Alessandro Michele’s Gucci Is Right at Home in Hollywood
Gucci shut down Hollywood Boulevard and brought out lots of famous faces for its first in-person runway show since 2020.
“Meet me on Hollywood Boulevard,” read a cocktail napkin signed by “Lallo” (apparently Alessandro Michele and I are on a nickname basis) and delivered to me dressed up as crime-scene evidence. With that mysterious invite, Gucci set the scene for a cinematic Spring 2022 show.
I live just north of the famous street, and as I turned onto it Tuesday night, I immediately saw searchlights beaming through the sky and couldn’t help but feel a little giddy, despite venturing towards an intersection I usually avoid.
Home to flashy billboards, landmarks like Grauman’s Chinese Theatre, the Dolby Theatre, the Hollywood Roosevelt Hotel, the Hard Rock Cafe and the Hollywood Walk of Fame — and, usually, an abundance of Los Angeles’s famous traffic — the intersection of Hollywood & Highland is our Times Square. To take over the whole block for a Tuesday night fashion show is no small feat, but it was a big moment for Gucci: The brand turned 100 this year, hadn’t held an in-person runway show since February of 2020, and happens to be the subject of a major motion picture coming out later this month. Plus, Michele has been drawn to celebrity culture throughout his tenure at Gucci, and music and film stars seem drawn to him. Having activated in Tinseltown on several occasions — from sponsoring the annual LACMA Art + Film Gala to taking over the Hollywood Forever Cemetery for a perfume launch — and imbuing collections and campaigns with nods to L.A., it was only a matter of time before the brand put its ample resources into a proper runway here.
With the possible exception of commuters diverted from their usual evening route home, Angelenos were excited to have Gucci in town. While La-La Land has become more of a priority for major fashion brands in recent years, we don’t often get big-budget spectacles and events that bring the whole fashion community together — and certainly not during a pandemic. For those of us who didn’t attend the shows in September, “Gucci Love Parade,” as it was dubbed, was our “back to school” moment.
Well, that is, if we went to school with Gwyneth Paltrow (wearing the remake of her famous ’90s red velvet Tom Ford-designed Gucci suit), Dakota Johnson, Tracee Ellis Ross, Miley Cyrus, Billie Eilish, Jeremy O. Harris, Lizzo and a bunch of other rich people wearing head-to-toe Gucci. Aside from the Oscars, there had probably never been so many actual famous people standing on the Walk of Fame.
After taking our seats in custom logo-print director’s chairs, models proceeded out of Grauman’s, down the star-adorned sidewalk, and across the street, to return down the other side, all to a Björk soundtrack. Celebrities — including longtime muse (and “House of Gucci” star) Jared Leto, Phoebe Bridgers, Miranda July, St. Vincent, Jodie Turner-Smith and Macaulay Culkin — made cameos among the models as well.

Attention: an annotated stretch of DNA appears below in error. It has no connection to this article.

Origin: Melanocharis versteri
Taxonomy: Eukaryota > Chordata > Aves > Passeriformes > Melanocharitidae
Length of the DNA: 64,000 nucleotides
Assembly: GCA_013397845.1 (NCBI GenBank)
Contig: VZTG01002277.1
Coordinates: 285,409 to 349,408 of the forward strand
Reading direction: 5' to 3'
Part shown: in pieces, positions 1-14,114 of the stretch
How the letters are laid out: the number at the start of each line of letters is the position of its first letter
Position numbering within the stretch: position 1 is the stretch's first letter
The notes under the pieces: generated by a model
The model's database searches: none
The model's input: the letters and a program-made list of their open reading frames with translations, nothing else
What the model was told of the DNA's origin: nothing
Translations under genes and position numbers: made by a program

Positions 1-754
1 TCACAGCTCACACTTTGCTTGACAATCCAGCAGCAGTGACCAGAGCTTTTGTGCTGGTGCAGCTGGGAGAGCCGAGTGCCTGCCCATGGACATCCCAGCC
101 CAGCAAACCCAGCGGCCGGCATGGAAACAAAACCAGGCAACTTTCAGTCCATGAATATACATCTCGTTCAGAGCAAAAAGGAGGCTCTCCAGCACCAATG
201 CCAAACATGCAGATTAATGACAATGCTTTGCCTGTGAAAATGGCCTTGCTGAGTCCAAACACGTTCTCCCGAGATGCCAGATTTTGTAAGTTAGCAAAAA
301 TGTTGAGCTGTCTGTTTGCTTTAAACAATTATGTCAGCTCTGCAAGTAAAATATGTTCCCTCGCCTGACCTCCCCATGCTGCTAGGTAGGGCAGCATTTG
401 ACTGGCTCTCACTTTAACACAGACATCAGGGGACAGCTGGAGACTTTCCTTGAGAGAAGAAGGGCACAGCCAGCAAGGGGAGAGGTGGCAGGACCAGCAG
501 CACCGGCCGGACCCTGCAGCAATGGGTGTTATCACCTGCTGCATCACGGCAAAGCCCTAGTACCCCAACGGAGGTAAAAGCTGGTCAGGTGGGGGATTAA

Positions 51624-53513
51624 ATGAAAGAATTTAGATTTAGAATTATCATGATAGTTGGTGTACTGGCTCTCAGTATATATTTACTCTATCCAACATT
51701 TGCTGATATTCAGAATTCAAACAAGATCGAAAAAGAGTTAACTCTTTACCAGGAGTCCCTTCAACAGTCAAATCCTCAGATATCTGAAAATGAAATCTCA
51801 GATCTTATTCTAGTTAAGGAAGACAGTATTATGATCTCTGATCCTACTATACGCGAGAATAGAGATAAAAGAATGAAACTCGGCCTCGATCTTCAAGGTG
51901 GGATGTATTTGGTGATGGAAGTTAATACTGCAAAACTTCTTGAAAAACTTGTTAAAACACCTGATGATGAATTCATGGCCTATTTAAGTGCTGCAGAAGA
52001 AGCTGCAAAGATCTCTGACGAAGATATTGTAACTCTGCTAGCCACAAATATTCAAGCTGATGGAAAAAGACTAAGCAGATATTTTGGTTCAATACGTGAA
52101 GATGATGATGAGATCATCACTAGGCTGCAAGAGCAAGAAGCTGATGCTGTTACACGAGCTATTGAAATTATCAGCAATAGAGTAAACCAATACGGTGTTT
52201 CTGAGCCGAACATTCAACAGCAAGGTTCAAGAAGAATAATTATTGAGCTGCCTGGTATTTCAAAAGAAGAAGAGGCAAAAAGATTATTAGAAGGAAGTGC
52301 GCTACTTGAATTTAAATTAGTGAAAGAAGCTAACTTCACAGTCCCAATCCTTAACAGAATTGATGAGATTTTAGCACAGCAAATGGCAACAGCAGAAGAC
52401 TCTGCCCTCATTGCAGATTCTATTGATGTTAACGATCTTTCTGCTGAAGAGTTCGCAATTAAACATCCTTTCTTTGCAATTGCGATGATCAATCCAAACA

In the show notes, Michele cited old-Hollywood stars like Marilyn Monroe, Rita Hayworth and Veronica Lake as inspiration. As a child living in “a squat in the outskirts of Rome,” his mother, who worked in the film industry, told him stories that ignited his deep infatuation with showbiz. “Everything felt like a fairy tale,” he wrote. “That was my escape.”
As a reference point, “old Hollywood” is not exactly the most novel, but Michele never went too literal, i.e. there were no Halloween costumes on this runway. He tread lightly with the theme, merging the glamour and romance of that era with his usual deviant, thoughtfully off-kilter maximalist touches — that somehow all add up to commercial desirability.
There are several dramatic red-carpet gowns and an abundance of elegant ’70s-inspired suits fit for a black-tie affair. Tiaras, boas and opera gloves accessorize many looks, but the vibe is more “Celebrity Skin” than “Gentlemen Prefer Blondes.” Dresses and skirts sometimes reveal bits lingerie and fishnet stockings (or, in a couple of cases, star-shaped nipple pasties), or have lingerie elements themselves, as if meant for a boudoir. Some tightly fastened gloves and latex tops hint at bondage. There are also Grecian elements in creatively draped silk and metallic gowns; in the show notes, Michele — a classics enthusiast — likened celebrities to Greek deities.
“Hollywood is, after all, a Greek temple populated by pagan divinities,” he wrote.
For the more casual, modern looks in the collection, Michele seems to be poking fun at contemporary American style: Cowboy hats, neon athletic tights and running shoes, Hawaiian-esque souvenir shirts and horsebit clogs may have been inspired by local tackiness, but they’re sure to be hits at retail.
During the after party, as Dapper Dan absolutely destroyed the packed dance floor, I reflected on the times other European houses have shown collections in and inspired by L.A., and realized they’re usually dominated either by kitsch or a feigned bohemian attitude. But overall, this Gucci collection just felt like Gucci. It fit right in here, but it would’ve also worked elsewhere.
During a press conference after the show, Michele explained that he began coming to L.A. seven years ago and it became “a very important source of inspiration,” adding that he wanted to be a costume designer at one time in his career. He also revealed a desire to direct films if his current job weren’t so demanding. One wonders if he could one day follow in the footsteps of his Gucci predecessor Tom Ford and decamp to L.A. to make movies. Regardless, it’s clear that his love affair with the city isn’t over. Meet me on Hollywood anytime, Lallo.
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